Video | Agriculture | Confidence | Economy | Energy | Employment | Finance | Media | Property | RBNZ | Science | SOEs | Tax | Technology | Telecoms | Tourism | Transport | Search

 


Gull Calls for a Better Deal for High Octane Motorists

Gull Calls for a Better Deal for High Octane Motorists

Is a 30 or 40 cents per litre premium for high octane fair?

Auckland, 10 June 2014 - Family owned fuel retailer and champion of the kiwi motorist, Gull New Zealand today warned drivers of cars using high octane fuel not to get caught out when paying for petrol for their vehicles.

Dave Bodger General Manager Gull, says that many drivers of high octane vehicles are paying through the nose for fuel.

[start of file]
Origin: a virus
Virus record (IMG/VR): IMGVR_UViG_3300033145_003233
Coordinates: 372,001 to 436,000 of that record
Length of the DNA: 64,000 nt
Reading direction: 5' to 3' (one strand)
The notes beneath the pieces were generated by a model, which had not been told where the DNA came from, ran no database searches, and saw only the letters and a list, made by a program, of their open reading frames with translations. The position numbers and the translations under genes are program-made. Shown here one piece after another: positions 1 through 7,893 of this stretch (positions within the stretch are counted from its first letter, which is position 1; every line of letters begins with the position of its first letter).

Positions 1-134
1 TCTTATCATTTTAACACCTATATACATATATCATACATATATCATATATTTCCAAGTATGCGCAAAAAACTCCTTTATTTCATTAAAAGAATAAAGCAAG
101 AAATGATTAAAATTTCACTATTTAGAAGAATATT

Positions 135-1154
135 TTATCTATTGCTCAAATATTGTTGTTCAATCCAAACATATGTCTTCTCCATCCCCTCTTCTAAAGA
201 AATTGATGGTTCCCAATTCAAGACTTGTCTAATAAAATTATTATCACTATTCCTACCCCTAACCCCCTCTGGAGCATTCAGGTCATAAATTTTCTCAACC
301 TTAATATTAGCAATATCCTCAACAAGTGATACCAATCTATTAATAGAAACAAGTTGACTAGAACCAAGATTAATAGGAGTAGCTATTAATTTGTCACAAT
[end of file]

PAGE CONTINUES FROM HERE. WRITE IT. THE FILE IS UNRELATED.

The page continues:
“Gull is a firm believer in brisk competition. In an informal survey conducted in Auckland last week, up to a quarter of service stations were being unfair to high octane motorists when pricing Premium grade petrol.”

Gull surveyed prices at 64 opposition outlets on 28 and 29 May - the day before and the day of Gull’s most recent 10 cent per litre discount promotion. Seventeen outlets chose to hold the price of Premium petrol while dropping the price of Regular 91.

“A high proportion of our competition is prepared to drop Regular 91 prices to match Gull,” says Bodger, “but have no interest in dropping Premium petrol prices. From our investigation some brands and outlets appear to have an inflexible approach to Premium prices regardless of how low Regular petrol falls in price. This is basic insincerity by my book.

“Gull keeps a constant price differential between Premium and Regular grade petrol, and we believe our competitors should too. With up to 1 in 4 keeping Premium prices high we think it is greedy profit taking and not a fair deal for consumers.